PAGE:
Report from the 53rd session of IMO’s Marine Environment Protection Committee

The 53rd session of IMO's Marine Environment Protection Committee (MEPC 53) will close its proceedings this afternoon. The following is a short briefing on a few of the decisions and agreements that may be of interest. 

Air Pollution from Ships -  Subsequent to the entry into force this May of MARPOL Annex VI regulating emissions from ships, a group of EU Member States, with substantial support from other Administrations, has guided IMO into opening this set of regulations for a review with the clear aim of reducing further the limits agreed in 1997.  

The revision of MARPOL Annex VI was delegated to the IMO Sub-Committee on Bulk Liquid and Gases (BLG), which will meet next year in April. It is speculative to anticipate proposals yet to be submitted to IMO, but preliminary indications are that all current emissions limits would be subject to revisions and, in addition, it is proposed that elements like Particulate Matters be added to the convention. The revision process would also aim to bring greater clarification through amendments to the current provisions, particularly to the NOx Technical Code.  

Guidelines for the PSC Officers for MARPOL Annex VI - This issue deals with the current, recently enforced MARPOL Annex VI and the way PSC officers check ships for compliance. The problem with the guidelines proposed to MEPC 53 for approval was that ships were left with no defence should the bunker suppliers fail to do their part of the job, i.e. provide bunker delivery notes and bunker samples as required or simply provide bunkers which are in compliance with the requirements. INTERTANKO put forward a submission which suggested upgrading the ship's ability to defend itself from third party non-compliance and to avoid being detained. Not surprisingly, this paper has created a lot of discussion attracting on the one hand sympathy and support, but on the other hand being challenged on whether the meaning of the entire convention is to make ships liable for non-compliance irrespective of whether the ships receive the right documentation or the right bunkers.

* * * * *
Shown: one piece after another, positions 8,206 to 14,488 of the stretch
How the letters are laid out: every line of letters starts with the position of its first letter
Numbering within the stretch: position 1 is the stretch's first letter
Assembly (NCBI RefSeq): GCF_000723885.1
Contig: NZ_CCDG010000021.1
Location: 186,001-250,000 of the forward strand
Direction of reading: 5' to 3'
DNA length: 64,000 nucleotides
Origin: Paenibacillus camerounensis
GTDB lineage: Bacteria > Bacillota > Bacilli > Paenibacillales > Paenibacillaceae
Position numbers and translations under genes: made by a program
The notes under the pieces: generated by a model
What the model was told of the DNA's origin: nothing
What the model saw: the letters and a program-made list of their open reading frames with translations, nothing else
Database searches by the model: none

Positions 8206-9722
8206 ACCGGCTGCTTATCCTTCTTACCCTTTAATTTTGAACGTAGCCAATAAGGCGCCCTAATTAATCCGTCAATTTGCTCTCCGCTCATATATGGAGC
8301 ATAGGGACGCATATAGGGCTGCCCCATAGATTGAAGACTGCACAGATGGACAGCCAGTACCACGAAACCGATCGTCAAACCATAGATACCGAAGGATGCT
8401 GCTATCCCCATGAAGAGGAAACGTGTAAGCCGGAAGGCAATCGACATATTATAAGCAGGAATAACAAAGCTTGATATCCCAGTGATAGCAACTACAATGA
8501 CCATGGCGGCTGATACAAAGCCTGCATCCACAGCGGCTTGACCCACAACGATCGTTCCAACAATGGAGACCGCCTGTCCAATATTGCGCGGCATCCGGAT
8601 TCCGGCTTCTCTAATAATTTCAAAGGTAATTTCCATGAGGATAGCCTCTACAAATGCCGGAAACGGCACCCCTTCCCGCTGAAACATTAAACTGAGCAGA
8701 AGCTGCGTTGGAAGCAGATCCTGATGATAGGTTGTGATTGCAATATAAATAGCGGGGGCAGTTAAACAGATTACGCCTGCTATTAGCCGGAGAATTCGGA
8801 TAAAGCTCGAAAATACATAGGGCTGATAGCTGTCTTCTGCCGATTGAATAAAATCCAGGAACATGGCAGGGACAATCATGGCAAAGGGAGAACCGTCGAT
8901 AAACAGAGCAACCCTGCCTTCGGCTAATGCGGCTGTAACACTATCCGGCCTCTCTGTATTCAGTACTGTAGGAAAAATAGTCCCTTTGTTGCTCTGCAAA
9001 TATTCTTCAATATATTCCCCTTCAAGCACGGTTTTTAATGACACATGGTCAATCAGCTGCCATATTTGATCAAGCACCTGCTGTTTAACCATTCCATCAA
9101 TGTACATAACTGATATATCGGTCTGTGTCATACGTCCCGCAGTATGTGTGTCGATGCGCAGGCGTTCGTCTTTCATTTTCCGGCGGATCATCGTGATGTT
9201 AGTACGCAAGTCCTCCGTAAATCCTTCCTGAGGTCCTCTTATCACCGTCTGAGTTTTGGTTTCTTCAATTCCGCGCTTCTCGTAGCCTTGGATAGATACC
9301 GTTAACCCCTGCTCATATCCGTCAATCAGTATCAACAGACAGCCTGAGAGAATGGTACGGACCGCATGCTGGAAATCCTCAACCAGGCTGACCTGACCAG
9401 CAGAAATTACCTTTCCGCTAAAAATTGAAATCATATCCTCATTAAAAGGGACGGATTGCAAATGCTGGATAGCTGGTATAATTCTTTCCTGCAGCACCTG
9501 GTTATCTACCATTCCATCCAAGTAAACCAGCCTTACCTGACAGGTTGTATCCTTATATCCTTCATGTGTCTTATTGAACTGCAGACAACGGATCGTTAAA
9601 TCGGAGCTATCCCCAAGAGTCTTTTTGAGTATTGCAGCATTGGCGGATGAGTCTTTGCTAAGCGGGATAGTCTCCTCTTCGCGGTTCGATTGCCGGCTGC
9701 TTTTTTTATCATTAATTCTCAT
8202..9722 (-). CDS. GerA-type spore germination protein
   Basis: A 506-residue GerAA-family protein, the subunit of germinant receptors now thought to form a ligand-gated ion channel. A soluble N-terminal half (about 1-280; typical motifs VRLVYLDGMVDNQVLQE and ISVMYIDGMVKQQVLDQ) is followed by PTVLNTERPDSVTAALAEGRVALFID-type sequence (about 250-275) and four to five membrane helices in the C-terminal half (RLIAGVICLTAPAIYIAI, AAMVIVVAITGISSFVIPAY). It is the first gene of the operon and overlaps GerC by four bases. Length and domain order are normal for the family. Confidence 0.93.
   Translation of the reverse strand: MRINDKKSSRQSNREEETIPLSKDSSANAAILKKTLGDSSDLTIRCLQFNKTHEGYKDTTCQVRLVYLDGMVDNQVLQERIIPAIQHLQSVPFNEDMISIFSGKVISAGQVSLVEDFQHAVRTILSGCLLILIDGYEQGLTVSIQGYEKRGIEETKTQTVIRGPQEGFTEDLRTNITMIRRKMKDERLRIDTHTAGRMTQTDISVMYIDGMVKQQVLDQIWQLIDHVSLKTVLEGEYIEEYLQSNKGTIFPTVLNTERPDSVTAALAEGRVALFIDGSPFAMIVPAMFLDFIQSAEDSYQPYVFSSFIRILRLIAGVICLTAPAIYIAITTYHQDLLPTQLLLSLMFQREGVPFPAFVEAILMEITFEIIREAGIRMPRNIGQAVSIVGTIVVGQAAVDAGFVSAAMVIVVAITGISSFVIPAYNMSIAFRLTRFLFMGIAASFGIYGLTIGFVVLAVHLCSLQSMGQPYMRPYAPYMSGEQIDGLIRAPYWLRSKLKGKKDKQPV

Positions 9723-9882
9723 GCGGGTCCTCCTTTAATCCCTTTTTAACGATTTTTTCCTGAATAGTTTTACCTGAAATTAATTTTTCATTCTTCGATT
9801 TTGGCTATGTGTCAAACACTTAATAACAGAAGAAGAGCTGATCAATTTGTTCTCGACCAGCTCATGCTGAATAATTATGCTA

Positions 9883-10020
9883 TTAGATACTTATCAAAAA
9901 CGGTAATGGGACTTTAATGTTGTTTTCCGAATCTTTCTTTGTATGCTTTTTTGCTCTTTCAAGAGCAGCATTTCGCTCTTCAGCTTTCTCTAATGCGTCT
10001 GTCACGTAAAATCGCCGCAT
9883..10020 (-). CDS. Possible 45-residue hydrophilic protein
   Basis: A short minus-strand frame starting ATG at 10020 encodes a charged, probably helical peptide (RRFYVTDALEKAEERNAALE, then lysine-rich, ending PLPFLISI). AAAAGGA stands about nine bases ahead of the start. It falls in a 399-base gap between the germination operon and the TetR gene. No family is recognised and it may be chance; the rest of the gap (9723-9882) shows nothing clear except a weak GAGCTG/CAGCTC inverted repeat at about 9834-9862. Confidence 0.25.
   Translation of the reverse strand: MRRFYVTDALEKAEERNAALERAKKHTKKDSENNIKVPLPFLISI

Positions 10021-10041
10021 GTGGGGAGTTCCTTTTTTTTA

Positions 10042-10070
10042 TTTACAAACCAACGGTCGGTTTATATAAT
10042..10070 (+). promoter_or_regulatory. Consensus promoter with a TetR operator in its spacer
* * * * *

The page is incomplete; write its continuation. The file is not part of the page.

The U.S. and U.K. have stated that in 1997 there was an agreement between the Parties to MARPOL that ships should keep that liability. INTERTANKO could find no evidence of such an agreement.  

In brief, the result can be summed up as follows: MEPC 53 agreed to accept INTERTANKO’s suggestion that should ships not receive the documentation and the right bunkers as required by MARPOL Annex VI, then the ship should issue a Notification to its Flag Administration with copies to the Port Authority under whose jurisdiction the non-compliance by suppliers was experienced and to keep a copy onboard for scrutiny by PSC officers as appropriate. MEPC 53 could not agree that ships should not be detainable but it was widely recognised that this issue has to be addressed further. In discussions INTERTANKO had with the U.S., it was agreed that prior to MEPC 54, a group of experts would address this issue and find a solution to defend ships from being penalised for some third party lack of compliance, particularly in countries which have not ratified MARPOL Annex VI. Further details and guidance on these aspects will be given in the next Weekly NEWS.  

Material Safety Data Sheets (MSDS) - MEPC 53 has agreed to delegate to IMO's Bulk Liquids and Gases Sub-Committee (BLG) the development of a mandatory instrument to require the provision of Material Safety Data Sheets (MSDS) for all MARPOL Annex VI cargoes and for the marine fuels delivered to ships. This is the beginning of the final stage of a lengthy battle INTERTANKO has had to ensure tanker crews have the necessary safety data and data they need to efficiently operate and handle the oil cargoes. 

Ship-to-Ship Transfer (including bunkering) - MEPC has agreed with a proposal from Spain and Mexico to include on the IMO agenda an assessment of new provisions to MARPOL Annex I to regulate ship-to-ship (STS) transfer. This task was also assigned to the BLG. The Oil Companies’ International Marine Forum (OCIMF) and the International Chamber of Shipping (ICS) submitted their last revision of the STS Guide and indirectly questioned what value a regulation would add to these guidelines. 

On the other hand, the proposal from Spain and Mexico suggested that a coastal state might be given the authority to deny such an operation in Particularly Sensitive Special Areas (PSSA). This latter suggestion has provoked many statements, including from the U.K., U.S., Norway, Russia and others, pointing out that any provisions to regulate STS transfer within the Exclusive Economic Zone (EEZ) of a country should not contravene the United Nations Convention on the Law of the Sea (UNCLOS) and other relevant international regulations. Russia has also raised concerns that this proposal would give the coastal state the right to deny cargo transfer from a tanker in distress.  

Contact: Dragos Rauta